The Idea of Jewish Sovereignty: The Case of Lewis B. Namier and Isaiah Berlin
A public talk by Arie M. Dubnov, Acting Assistant Professor, Department of History, Stanford University
Monday, February 06, 20124:00 PM - 5:30 PM
Bunche Hall 10383
Los Angeles, CA 90024
The lecture offers a fresh reappraisal of the philosopher, political thinker, and historian of ideas Sir Isaiah Berlin (1909-1997). Examining Berlin both as an East European Jewish émigré as well as a British Liberal intellectual, Dubnov stresses the very ambivalent relation between Berlin's unique type of liberal philosophy and his pro-Zionist sentiments. During interwar years, much of Berlin's thought on the subject was influenced by the unique type of "gentry nationalism" proposed by Sir Lewis B. Namier (1888–1960), a Polish-born British Zionist and a meteoric historian of Georgian England. In postwar years, Berlin departed from this path to develop a theory of liberal nationalism that could be best defined as Diaspora Zionism.
Arie Dubnov is an Acting Assistant Professor at Stanford's History Department. Dubnov holds a BA, an MA, and a Ph.D. from the Hebrew University of Jerusalem, and is a past George L. Mosse Fellow at the University of Wisconsin-Madison. His fields of expertise are modern Jewish and intellectual history alongside British history, with a subsidiary interest in nationalism studies. He is the author, most recently, of Isaiah Berlin: The Journey of a Jewish Liberal (Palgrave Macmillan, 2012). In addition, Dubnov has published essays in journals such as Nations & Nationalism, Modern Intellectual History, History of European Ideas, The Journal of Israeli History and he also edited the collection Zionism: A View from the Outside (Jerusalem: Bialik Institute, 2010 [in Hebrew]), seeking to put Zionist history in a larger comparative trajectory. At Stanford Dubnov teaches courses in European intellectual history alongside Jewish and Israeli history.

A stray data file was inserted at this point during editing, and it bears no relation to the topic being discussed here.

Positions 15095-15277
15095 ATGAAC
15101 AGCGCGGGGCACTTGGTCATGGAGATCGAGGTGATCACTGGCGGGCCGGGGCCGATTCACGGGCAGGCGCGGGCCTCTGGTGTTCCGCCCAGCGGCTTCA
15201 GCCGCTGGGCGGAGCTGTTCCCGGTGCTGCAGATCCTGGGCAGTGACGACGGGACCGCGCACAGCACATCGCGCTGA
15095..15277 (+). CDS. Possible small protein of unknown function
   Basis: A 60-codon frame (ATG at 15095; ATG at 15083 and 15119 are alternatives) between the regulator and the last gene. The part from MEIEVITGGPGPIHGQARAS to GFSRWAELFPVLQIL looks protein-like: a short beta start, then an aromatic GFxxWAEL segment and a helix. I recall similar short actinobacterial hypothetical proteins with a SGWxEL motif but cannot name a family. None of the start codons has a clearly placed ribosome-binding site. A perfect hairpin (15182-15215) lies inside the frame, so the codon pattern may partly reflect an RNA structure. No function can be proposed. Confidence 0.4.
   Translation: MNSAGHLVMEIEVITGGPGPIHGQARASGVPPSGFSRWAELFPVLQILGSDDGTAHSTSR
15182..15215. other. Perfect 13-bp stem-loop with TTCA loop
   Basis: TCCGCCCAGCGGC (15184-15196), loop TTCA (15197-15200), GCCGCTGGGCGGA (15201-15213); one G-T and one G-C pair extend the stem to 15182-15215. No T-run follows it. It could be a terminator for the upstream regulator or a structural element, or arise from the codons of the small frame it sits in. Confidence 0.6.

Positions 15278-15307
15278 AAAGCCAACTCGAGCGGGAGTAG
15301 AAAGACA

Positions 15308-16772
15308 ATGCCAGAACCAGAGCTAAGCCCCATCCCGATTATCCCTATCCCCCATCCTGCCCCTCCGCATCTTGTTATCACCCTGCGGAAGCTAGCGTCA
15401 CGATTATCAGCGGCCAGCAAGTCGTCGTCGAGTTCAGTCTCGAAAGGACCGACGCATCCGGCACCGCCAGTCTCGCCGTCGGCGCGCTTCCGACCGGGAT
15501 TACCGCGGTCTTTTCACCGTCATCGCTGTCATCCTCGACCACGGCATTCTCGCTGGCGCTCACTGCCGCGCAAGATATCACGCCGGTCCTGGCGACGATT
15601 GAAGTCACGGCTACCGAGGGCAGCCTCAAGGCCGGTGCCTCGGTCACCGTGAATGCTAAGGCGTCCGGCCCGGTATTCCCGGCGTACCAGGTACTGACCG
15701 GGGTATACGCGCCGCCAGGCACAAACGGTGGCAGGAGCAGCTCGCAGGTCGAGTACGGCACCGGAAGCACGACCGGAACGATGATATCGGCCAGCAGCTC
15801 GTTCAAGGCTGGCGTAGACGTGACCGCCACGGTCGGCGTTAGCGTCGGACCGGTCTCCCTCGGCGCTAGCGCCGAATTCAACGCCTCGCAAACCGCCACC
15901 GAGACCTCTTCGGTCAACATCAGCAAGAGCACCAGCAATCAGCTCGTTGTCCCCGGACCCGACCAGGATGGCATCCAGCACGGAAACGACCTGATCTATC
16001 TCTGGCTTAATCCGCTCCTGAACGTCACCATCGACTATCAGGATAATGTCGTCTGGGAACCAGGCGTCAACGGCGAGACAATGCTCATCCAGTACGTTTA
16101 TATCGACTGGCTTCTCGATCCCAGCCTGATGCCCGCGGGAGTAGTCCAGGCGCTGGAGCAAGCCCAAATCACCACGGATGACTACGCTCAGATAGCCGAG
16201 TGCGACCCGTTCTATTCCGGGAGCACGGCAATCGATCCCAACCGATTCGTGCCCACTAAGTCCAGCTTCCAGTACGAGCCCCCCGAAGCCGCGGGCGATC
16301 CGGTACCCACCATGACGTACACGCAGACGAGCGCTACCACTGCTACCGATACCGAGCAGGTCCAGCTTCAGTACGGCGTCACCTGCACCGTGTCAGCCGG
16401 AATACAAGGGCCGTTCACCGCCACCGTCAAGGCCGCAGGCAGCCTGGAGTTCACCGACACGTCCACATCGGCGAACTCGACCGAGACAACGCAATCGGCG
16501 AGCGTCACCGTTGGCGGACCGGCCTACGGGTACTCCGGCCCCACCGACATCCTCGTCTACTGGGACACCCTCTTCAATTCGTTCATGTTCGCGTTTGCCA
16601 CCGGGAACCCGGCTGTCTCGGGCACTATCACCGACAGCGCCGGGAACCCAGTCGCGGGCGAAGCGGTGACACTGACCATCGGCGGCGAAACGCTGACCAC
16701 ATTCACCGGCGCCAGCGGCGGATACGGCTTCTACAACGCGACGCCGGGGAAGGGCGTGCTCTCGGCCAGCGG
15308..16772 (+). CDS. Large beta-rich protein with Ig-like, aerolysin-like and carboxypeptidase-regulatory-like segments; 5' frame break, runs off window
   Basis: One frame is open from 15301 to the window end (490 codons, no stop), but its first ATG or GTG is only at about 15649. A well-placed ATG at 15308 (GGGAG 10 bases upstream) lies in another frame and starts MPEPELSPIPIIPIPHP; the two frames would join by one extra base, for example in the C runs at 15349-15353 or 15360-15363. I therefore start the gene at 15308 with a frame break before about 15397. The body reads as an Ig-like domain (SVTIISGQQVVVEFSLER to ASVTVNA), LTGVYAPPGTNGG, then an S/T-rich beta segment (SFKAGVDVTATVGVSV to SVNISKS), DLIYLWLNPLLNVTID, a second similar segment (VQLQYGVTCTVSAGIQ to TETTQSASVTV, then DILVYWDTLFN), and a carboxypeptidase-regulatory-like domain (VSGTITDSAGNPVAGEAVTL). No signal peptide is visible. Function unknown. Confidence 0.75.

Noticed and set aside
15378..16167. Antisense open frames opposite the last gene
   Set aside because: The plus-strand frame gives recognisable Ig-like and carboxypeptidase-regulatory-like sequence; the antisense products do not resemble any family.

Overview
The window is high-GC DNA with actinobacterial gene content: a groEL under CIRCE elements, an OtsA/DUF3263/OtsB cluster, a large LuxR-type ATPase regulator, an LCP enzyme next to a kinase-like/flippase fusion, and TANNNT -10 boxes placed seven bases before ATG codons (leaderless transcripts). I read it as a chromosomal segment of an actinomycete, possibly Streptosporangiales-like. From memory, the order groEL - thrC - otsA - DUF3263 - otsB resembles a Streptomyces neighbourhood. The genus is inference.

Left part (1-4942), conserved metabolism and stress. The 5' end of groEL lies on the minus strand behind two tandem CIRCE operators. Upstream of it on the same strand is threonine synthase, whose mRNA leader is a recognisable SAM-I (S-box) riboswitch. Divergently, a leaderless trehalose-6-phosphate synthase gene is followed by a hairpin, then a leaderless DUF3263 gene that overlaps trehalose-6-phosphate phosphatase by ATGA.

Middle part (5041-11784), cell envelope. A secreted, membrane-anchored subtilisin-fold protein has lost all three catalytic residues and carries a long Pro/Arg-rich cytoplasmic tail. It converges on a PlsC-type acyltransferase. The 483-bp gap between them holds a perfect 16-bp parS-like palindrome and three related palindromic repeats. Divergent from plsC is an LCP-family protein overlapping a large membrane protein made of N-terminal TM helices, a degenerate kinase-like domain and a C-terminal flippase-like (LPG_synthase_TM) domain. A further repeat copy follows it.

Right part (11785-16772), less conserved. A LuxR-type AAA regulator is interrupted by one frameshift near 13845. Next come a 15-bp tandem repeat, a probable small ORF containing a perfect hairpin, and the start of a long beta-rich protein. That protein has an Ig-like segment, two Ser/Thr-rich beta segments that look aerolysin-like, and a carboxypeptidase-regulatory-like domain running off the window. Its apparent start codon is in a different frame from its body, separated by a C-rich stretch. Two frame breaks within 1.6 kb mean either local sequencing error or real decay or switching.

Cost : Free and open to the public
Sponsor(s): Younes and Soraya Nazarian Center for Israel Studies